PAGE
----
StarDrone Extreme

Warning! Only Play In A Padded Room!

StarDrone Extreme might cost you a Vita if you aren't careful.
Author: Aram Lecis
Published: June 23, 2012
Last year we were pretty impressed by Beatshapers StarDrone, a unique blend of pinball and Peggle that was an early adopter of Move controls. Flash forward to today, StarDrone Extreme makes it way onto the Vita at the bargain price of $3.99. How does it stack up to its big brother?

For the most part, this is still the same game. A little bit of the visual flash has been left at the wayside, but what is there looks fantastic on the OLED screen. You'll still find the same gameplay that centers around launching your drone to complete the task of reaching the end of the maze, lighting up all the stars, gathering all the bits or killing all the baddies. There are a few new enemies and environmental obstacles this time arounds, yet it'll still be familiar if you played it in the past.

The most noticeable change is the control scheme. On the PS3, StarDrone made great use of the Move wand if you had one, and controls felt very natural. On the Vita, everything revolves around the touch screen. Beatshapers has listened to my lamentations, and made using the back touch panel and option, although the game sometimes requires a bit of precision that is hard to achieve without rubbing the front of the screen. That of course has the downside of obscuring the action, but since much of the time is spent drifting aimlessly without your input, that isn't as big of a deal as it could be.

A few things haven't changed of course. You still only have two ways of controlling the action after you launch your drone. Activating a gravity beacon will suck your drone into orbit and releasing it will send you off in a new direction, and when you have built up enough power you can enter superdrone mode and rocket through bad guys like a knife through hot butter. But more importantly, what hasn't changed is the EXTREME difficulty. In fact, the Extreme in StarDrone Extreme probably refers to just that. Many of the levels are easy and you'll breeze through them on the first try, but then they throw in a face-meltingly mind-numbingly Vita-smashingly difficult level that you can't imagine you'll ever get past. Alas, the difficulty doesn't ramp up as much as it spikes very sharp pointy spikes like the ones that smash your drone to bits. It's not uncommon to have to put in a dozen tries or more attempting to puzzle out how to make your way through the mazes. Sure, most levels can be beat in two minutes or less, but that just makes spending 30 minutes on one all that much more egregious.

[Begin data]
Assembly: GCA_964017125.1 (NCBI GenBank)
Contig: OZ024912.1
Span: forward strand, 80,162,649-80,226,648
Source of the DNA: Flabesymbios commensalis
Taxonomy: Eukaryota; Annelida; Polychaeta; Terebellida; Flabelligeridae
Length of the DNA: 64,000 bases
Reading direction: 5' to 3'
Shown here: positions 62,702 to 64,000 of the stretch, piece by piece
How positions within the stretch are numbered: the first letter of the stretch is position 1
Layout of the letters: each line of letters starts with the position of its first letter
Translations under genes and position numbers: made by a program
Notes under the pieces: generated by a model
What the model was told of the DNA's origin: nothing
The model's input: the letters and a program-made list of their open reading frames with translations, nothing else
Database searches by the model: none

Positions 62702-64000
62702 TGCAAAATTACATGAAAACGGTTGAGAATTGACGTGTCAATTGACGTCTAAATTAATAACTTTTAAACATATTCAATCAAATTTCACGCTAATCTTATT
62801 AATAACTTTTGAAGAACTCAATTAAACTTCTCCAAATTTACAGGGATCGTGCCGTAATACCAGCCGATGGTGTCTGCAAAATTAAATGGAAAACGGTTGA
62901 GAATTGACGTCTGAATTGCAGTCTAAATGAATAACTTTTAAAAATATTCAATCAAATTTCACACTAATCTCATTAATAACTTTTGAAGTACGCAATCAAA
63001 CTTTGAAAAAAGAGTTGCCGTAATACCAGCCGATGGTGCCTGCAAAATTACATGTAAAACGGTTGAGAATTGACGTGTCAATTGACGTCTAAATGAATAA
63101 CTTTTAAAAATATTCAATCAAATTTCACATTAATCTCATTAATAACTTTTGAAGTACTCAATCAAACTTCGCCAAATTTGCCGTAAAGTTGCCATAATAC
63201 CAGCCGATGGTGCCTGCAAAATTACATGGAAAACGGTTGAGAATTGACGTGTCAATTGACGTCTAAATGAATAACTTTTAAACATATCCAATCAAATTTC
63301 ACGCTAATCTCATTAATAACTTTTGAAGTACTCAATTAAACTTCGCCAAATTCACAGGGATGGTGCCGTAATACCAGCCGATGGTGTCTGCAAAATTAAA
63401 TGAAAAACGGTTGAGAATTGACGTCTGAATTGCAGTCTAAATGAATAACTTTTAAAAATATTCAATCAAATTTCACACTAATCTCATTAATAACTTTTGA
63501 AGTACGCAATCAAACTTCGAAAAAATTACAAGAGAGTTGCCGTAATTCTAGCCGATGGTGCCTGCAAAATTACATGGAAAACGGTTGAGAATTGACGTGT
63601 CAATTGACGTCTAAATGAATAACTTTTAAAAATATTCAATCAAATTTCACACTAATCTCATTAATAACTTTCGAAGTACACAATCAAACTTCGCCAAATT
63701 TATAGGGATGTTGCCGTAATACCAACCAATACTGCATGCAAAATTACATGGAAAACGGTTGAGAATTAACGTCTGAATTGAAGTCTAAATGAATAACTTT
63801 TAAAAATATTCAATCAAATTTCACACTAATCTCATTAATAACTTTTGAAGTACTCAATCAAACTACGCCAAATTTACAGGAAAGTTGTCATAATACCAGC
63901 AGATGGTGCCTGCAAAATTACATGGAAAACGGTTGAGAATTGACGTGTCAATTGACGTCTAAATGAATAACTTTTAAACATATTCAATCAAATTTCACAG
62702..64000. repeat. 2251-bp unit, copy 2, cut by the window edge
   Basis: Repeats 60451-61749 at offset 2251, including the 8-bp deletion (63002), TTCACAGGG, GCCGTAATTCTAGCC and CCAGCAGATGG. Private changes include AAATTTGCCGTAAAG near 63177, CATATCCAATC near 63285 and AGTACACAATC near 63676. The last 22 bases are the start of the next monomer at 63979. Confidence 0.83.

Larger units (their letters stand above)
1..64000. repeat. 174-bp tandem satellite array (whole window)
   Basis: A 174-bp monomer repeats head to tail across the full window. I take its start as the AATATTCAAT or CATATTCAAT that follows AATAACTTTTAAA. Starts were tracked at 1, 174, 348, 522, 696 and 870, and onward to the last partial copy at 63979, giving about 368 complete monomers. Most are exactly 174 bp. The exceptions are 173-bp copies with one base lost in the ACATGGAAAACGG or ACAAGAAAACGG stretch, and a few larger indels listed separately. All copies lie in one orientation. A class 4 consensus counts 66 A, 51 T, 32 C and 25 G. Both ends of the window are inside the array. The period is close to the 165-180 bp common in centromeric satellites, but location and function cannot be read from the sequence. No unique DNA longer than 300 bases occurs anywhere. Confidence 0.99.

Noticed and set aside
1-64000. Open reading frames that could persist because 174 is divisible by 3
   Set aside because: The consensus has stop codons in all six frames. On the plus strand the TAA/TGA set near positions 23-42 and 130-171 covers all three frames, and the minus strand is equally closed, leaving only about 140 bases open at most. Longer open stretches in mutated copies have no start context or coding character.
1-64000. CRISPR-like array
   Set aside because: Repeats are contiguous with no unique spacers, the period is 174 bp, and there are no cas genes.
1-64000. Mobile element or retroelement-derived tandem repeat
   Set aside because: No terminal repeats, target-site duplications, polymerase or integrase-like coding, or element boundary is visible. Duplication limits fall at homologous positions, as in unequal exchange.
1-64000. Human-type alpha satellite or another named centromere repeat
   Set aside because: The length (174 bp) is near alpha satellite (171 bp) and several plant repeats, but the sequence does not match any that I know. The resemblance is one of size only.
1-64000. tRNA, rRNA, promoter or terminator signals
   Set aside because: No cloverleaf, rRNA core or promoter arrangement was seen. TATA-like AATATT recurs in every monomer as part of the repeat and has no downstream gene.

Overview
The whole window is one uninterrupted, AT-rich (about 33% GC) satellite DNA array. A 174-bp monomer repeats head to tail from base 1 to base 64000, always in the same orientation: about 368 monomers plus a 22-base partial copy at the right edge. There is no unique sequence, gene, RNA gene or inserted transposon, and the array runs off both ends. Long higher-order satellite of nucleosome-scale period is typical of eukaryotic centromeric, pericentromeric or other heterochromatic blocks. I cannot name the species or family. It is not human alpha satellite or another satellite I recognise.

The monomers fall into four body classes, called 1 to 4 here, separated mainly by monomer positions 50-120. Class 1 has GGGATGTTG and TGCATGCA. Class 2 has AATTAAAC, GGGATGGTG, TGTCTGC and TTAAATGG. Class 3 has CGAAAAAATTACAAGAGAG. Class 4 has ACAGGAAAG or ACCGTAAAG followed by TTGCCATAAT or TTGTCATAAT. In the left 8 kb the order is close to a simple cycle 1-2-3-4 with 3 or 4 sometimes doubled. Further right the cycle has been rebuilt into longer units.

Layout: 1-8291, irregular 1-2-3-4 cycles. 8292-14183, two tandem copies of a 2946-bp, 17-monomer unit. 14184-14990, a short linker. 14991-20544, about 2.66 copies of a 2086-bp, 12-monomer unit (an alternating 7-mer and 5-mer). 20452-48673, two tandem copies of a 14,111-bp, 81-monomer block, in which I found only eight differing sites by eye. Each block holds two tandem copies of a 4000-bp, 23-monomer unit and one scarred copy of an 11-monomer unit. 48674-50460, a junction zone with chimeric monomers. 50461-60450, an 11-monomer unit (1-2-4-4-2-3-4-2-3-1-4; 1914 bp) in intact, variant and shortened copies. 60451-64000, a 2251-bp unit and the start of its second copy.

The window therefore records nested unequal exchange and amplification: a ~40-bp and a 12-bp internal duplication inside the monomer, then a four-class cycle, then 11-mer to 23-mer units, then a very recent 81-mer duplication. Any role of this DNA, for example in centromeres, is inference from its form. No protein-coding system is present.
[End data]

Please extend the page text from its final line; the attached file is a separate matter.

Thankfully Beatshapers understands (belatedly) how this might frustrate players and keep the later levels from being witnessed by more than a handful of players. At launch they offered a bit of DLC for a buck that allows you to skip any level you like. Sure, you don't get credit for completing it, but at least you can move on. Even better, after a bit of outcry they took that one dollar price tag away, and now you can grab the level skip DLC for free with the game. It certainly isn't the ideal solution (make the game a bit easier would be), but no longer do you have to wonder what comes next.

StarDrone Extreme is a nice addition to the Vita library. The short missions are perfect for pick-up-and-play wherever you are, and the touchscreen makes a decent substitution for the Move controls. If you can curb your frustrations about how sadistic a few of the levels are, you'll find this a good use of four dollars!
The Verdict

It doesn't quite live up to its bigger cousin, mainly due to some difficulty issues and a control scheme that doesn't feel quite as natural. It's still a great game to pay on the go though, and there isn't anything else quite like it.


Nice bright colors really pop on the Vita screen. Some of the "rocks" have textures so real you can feel the crags on them. A little more glitz might have been nice, but overall it's pretty.


Space has no sounds, so anything at all is a bonus, right? The sound effects are passable and the music is good enough to not become a distraction when you hear it over and over.


Almost entirely controlled by touch, there are times when you wish you had a bit more control at launch and finding the right beacon was a tad bit easier, but no real complaints here.


Some of the levels are brilliant and working the puzzles out is a pleasure. Some of the others were designed by people that clearly hate games. Shooting for better medals gives you a reason to come back after a first run.